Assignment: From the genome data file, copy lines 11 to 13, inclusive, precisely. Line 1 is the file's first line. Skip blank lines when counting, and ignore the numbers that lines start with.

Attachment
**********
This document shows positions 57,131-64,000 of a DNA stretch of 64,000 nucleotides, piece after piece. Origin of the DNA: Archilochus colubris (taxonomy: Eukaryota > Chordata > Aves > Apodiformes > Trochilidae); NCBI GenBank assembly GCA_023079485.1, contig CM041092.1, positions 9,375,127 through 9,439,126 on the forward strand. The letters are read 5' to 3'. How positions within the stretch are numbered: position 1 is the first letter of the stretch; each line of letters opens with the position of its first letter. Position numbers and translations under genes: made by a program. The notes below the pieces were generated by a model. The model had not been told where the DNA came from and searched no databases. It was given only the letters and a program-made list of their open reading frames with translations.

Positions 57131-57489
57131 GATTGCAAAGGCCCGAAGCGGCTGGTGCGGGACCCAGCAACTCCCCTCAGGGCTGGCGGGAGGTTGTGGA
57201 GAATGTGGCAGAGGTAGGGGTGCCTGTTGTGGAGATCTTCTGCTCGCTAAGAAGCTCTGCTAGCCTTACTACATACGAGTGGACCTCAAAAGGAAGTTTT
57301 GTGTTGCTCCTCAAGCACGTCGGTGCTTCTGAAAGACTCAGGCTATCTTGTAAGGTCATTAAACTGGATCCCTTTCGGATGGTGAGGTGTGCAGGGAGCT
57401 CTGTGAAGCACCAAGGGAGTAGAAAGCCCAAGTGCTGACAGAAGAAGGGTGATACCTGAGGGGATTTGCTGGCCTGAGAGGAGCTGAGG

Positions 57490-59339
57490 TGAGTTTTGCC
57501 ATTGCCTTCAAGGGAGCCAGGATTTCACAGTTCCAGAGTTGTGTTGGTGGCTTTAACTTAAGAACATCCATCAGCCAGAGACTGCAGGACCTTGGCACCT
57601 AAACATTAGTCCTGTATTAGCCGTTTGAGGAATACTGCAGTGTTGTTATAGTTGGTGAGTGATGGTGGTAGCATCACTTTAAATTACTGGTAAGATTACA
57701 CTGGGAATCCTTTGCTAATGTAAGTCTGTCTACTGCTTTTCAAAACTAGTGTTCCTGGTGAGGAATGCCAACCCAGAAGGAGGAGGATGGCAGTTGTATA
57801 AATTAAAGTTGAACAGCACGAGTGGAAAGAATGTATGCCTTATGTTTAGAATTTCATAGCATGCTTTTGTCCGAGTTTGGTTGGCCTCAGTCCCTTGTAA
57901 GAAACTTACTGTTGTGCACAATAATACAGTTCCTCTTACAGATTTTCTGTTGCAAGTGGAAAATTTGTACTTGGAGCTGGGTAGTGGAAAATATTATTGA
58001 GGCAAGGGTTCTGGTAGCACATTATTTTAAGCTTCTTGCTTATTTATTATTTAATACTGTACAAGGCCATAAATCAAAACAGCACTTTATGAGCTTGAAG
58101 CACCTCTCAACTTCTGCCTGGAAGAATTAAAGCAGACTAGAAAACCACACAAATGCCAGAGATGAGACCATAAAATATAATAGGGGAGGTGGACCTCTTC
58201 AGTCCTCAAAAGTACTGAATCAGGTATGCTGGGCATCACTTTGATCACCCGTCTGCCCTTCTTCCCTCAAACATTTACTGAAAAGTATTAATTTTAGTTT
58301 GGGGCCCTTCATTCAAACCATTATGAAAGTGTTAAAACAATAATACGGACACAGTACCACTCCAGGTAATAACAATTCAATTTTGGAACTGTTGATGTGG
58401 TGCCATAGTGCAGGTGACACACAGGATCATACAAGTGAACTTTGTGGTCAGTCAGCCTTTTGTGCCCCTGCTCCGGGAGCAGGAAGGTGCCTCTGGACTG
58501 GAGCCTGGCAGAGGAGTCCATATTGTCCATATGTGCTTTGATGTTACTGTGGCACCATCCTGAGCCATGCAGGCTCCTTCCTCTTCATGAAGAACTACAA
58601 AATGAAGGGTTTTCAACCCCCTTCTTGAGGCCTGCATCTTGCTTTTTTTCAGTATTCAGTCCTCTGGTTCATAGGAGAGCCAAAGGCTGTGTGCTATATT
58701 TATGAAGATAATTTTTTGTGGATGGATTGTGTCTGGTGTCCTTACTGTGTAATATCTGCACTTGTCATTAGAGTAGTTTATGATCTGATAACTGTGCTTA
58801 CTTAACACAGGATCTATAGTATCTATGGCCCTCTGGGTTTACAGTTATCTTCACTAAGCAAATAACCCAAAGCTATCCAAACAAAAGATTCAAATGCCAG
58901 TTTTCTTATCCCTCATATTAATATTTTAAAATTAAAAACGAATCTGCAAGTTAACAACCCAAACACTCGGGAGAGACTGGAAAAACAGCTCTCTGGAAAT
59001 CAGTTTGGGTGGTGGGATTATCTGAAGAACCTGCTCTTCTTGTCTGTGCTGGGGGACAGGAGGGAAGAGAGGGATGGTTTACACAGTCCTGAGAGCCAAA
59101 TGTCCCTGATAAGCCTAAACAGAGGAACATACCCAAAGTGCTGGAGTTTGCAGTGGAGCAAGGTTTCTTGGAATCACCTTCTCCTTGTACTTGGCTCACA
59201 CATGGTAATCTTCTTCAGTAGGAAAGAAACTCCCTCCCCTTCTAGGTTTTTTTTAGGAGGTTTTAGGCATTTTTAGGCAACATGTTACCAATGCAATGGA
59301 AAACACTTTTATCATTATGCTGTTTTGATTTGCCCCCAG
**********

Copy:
57701 CTGGGAATCCTTTGCTAATGTAAGTCTGTCTACTGCTTTTCAAAACTAGTGTTCCTGGTGAGGAATGCCAACCCAGAAGGAGGAGGATGGCAGTTGTATA
57801 AATTAAAGTTGAACAGCACGAGTGGAAAGAATGTATGCCTTATGTTTAGAATTTCATAGCATGCTTTTGTCCGAGTTTGGTTGGCCTCAGTCCCTTGTAA
57901 GAAACTTACTGTTGTGCACAATAATACAGTTCCTCTTACAGATTTTCTGTTGCAAGTGGAAAATTTGTACTTGGAGCTGGGTAGTGGAAAATATTATTGA